These people of the mind do more than give you models for how actual other people may behave. They also help you work out how you will behave. They help you play with possibilities to see how they might turn out. Before you swiped that cookie, you imagined yourself swiping that cookie. You worked out how to move the chair and reach the top of the cupboard without your father hearing you. You debated whether you should drag the chair or pick it up. You told yourself, if you drag the chair, it’ll rub on the floor and make a sound. That was an inner critic. It said, “Quiet, you’ll be too noisy.”
You can thank your inner critic for helping you steal that cookie.
The construction of inner representations of yourself has to follow the same rules that apply to constructions of other people. The simulation of yourself has to be an accurate representation of how you could be in the real world. It has to know whether you are strong enough to pick up the chair, for instance. The simulation of yourself also has to seem to have a will of its own so you can accurately project how it will behave. The simulation of yourself also has to persist over time, so that you can build on past failures and successes. It can also be confused with your actual self, so that you can’t tell the difference.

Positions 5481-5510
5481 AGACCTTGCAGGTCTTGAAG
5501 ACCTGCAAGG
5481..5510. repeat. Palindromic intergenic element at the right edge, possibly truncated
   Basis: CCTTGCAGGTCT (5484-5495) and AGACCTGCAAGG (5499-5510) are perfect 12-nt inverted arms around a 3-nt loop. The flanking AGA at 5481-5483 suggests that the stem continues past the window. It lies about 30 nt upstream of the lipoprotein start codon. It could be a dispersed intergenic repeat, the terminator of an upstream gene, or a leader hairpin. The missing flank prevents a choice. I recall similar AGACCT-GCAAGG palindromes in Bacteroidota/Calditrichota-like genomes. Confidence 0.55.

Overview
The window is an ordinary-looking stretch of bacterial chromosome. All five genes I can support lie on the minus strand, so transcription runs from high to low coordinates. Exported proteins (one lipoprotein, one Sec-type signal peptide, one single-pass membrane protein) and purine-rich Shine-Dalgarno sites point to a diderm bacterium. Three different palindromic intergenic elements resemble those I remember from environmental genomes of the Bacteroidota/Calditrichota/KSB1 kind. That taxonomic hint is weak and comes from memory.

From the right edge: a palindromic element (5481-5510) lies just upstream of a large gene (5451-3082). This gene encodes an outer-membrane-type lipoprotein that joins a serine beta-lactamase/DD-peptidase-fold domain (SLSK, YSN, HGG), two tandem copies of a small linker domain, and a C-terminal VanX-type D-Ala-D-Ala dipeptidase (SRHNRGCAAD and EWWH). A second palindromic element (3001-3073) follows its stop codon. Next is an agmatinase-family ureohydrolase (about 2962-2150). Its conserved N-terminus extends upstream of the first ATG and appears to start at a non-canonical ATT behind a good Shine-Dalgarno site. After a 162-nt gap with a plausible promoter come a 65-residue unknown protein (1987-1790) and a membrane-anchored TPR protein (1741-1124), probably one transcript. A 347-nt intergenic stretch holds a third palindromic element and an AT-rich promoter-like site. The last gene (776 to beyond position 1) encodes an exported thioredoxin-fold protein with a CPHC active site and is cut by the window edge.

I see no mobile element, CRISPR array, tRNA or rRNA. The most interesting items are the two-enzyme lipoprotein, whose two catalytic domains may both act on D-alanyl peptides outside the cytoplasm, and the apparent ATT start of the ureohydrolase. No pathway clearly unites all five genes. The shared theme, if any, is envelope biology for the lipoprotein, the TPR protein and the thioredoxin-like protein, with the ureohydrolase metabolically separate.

You can hear this confusion when you talk. You say, “I keep telling myself I’m a loser, a slut, and no one will ever want to be with me.”
No, that’s not you saying that. It’s your inner critic: a character of your own creation set up to resemble you or an important person in your world. If you confuse this character with you, then you did a good job creating it; but it’s not you. You are the creator. You are the person directing, watching, and listening to the show.
In summary, this is how you deal with the people of the mind: You act like the creator of this inner world, which you are. You put them to the use they were intended. You realize that you are to them as the figure of God is to His creation. You are the Almighty and, if you want, you can cast them into Hell where they cry and gnash their teeth; or you can extend grace, mercy, and redemption to a broken inner world that matches the broken actual world.